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Slang can exist in written form, but it's much more common when spoken. Learning Japanese slang and expanding your vocabulary specifically for oral use can really level up your Japanese and make you more fluent and natural as a speaker.

Doing so will also equip you to field any unusual slang that you may hear during conversations!

Helpful slang to know include:

  • やばいyabai, which can mean almost anything. It’s sort of an intensifier, ranging in use from “that’s awful” to “that’s amazing.”
  • イケメンikemen, which means handsome and well-kempt
  • マジでmaji de, which means “Seriously!?” or “No way!”

#5 The Influence Of Japanese Dialects

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As you may have guessed from the slang above, Japanese can be diverse in its spoken variant.

This includes Japanese dialects that impact not only the rough sounds of the language’s phonemes themselves but also the specific words chosen in certain contexts.

Much like the choice between “pop” or “soda” in the United States, different areas of Japan will use different spoken words and sounds.

It's best to focus on learning more about the specific slang and dialects of the area that you live in or are most interest in among Japan’s many regions.

However, for an overarching view, know that Tokyo-ben (Tokyo dialect) is the most “standard,” so a lot of the slang that you pick up from anime will be Tokyo-ben. This includes, for example, すげーsuge-, which is an altered and casual version of sugoi (amazing).

The other most “notorious” dialect you may encounter is Kansai-ben, from the Kansai region of Japan. Kansai-ben speakers are famous for their swapping of hen for masen in words, such that 分かりませんwakarimasen (I don’t know) becomes wakarahen instead.

#6 Puns And Dad Jokes

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Yes, these are definitely a thing in Japanese! Puns, called dajare, are wordplay that created its own subset of joke types called oyagi gyagu, or “middle-aged man gags.”

These types of wordplay rely on ambiguity and nuance in the Japanese language in order to work, and they only work orally.

For example, consider how your meaning may be misinterpreted if you blankly, without pause, said:

  • Pantsukutta

This cannot even be written in Japanese characters, because doing so gives away the gag! This sentence can be translated as both “I made break” and “I ate pants” depending on when you take a small pause.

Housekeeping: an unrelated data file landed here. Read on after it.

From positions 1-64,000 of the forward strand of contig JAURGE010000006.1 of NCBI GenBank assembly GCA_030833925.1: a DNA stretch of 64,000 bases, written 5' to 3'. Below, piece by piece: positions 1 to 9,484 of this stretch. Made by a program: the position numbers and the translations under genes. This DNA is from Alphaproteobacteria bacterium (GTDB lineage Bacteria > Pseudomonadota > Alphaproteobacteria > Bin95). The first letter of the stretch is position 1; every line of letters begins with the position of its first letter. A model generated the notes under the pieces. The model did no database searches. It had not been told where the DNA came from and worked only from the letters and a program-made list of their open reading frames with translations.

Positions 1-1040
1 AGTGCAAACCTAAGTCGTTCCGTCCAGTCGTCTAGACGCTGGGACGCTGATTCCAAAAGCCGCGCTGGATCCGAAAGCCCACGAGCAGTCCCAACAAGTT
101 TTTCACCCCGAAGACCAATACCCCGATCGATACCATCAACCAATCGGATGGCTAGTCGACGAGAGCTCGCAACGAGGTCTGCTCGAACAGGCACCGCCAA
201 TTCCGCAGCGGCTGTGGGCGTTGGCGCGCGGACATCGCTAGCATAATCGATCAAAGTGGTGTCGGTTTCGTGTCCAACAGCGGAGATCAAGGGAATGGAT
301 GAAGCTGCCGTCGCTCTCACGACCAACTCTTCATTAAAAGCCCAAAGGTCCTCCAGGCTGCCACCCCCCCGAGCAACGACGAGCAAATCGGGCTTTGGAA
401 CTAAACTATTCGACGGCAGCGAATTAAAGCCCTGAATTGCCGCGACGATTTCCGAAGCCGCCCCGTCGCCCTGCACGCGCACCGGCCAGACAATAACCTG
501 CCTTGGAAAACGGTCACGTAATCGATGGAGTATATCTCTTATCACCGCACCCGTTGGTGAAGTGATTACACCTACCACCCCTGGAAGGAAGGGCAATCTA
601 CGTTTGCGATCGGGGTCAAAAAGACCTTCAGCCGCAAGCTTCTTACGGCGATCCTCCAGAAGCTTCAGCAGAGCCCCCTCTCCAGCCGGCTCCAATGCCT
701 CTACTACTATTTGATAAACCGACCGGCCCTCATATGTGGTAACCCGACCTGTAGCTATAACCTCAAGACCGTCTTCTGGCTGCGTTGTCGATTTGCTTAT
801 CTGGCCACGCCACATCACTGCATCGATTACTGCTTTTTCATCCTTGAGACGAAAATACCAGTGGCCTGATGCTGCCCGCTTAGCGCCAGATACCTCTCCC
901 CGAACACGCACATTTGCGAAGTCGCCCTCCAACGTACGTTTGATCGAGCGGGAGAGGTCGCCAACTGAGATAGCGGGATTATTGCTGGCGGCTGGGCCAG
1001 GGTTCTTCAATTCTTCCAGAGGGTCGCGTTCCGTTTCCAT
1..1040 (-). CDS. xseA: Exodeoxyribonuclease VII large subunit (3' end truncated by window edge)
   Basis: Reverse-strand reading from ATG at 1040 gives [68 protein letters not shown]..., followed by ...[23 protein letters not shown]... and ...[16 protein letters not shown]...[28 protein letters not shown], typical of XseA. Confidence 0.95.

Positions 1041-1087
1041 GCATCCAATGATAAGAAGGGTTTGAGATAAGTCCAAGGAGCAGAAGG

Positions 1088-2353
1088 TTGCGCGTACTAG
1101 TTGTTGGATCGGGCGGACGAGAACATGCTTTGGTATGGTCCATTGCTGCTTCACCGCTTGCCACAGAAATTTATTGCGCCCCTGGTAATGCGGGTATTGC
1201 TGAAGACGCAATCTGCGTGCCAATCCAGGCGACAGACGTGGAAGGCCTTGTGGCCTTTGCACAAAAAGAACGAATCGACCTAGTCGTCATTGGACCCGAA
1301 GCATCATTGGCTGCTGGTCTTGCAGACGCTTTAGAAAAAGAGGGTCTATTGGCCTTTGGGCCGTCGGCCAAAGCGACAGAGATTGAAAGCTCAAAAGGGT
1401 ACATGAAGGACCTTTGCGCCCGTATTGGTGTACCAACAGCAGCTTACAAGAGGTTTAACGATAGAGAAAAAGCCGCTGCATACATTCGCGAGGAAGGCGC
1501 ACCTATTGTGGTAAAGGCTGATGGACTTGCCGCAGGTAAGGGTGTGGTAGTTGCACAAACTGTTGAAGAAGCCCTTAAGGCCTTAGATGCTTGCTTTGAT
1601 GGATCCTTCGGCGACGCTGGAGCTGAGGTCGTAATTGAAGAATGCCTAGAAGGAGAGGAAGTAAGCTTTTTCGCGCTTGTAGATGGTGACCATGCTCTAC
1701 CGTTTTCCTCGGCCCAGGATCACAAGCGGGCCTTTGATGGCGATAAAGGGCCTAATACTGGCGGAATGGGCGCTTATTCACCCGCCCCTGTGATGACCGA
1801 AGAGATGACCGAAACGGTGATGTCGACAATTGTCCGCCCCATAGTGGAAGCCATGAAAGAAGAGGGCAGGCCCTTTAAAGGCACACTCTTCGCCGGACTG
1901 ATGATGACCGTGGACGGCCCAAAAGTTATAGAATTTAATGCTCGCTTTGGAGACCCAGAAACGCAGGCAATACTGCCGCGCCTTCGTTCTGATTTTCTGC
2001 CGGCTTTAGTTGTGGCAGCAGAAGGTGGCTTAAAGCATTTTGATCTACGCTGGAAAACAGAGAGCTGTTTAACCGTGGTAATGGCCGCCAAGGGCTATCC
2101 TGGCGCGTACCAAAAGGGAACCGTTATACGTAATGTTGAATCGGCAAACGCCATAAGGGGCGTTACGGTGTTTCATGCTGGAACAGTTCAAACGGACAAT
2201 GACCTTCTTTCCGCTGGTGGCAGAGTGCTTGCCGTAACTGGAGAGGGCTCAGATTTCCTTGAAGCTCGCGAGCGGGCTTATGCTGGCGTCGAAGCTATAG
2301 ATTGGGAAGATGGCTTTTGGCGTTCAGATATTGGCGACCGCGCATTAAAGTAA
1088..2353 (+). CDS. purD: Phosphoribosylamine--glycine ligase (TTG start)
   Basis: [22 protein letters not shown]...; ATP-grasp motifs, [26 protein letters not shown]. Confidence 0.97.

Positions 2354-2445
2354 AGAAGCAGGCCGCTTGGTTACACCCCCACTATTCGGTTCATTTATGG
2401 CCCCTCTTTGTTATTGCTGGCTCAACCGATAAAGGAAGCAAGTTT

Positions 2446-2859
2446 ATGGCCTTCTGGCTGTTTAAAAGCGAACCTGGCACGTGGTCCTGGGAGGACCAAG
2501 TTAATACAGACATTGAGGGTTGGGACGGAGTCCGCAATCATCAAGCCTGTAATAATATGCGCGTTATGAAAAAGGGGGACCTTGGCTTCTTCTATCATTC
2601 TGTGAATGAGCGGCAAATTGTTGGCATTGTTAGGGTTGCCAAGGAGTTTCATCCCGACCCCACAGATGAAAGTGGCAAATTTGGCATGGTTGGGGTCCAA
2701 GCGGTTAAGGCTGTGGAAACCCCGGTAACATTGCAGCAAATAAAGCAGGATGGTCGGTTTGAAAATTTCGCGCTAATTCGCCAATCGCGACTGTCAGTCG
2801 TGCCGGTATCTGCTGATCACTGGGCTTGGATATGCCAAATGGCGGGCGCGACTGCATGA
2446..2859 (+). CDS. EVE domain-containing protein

This comical wordplay can only exist in spoken Japanese.

#7 Filler Words And Words Of Pause

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One of the most notorious aspects of spoken Japanese—and one that many new speakers will get caught up on(!)—is filler words.

In English, these are words like “uh” and “uhm” that are used to fill gaps while thinking. Sometimes, these words can also be used to express concern, awkwardness, or uncertainty about something that someone has just said.

Japanese has these sounds of their own, and many new speakers get hung up here because they simply select their native pause sound or choose a new one.

However, it’s important to remember that filler words already exist, and you should choose from among them in order to make it a habit!


  • Eeto (um)
  • Ano (um, more common among women but fine for both genders)
  • Ma (well, okay)
  • Ee? (a noise of surprise; sometimes clarified as hee?)
  • Naruhodo (I see; used to indicate you are listening)

One of the most common mistakes that new speakers make is to try to combine their native English “uhhh” sound with the most common Japanese filler, “eeto,” to create “ee….”

This is a filler on its own, but it does not mean “um.” Thus, the new speaker seems unusual for using a “surprised noise” (ee) as just a regular pause in a sentence.

Spoken Japanese Doesn’t Have To Be Scary

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You might be feeling intimidated by how much spoken Japanese differs from the written words you’re probably used to.

However, the spoken aspect of the language doesn't have to be complex. In fact, the best way to learn spoken Japanese gradually is to incorporate it alongside everything else that you're learning rather than treating it as its own entity.

When you do this, not only do you become a more well-rounded language user, but you also gain a more nuanced understanding of how the language works—because you can identify what changes between written and spoken Japanese.

As always, the best way to get better is just to immerse yourself. Listen to Japanese podcasts for instance or watch Japanese shows on Netflix. Or even better, apply the StoryLearning® method and read and listen to stories at your level.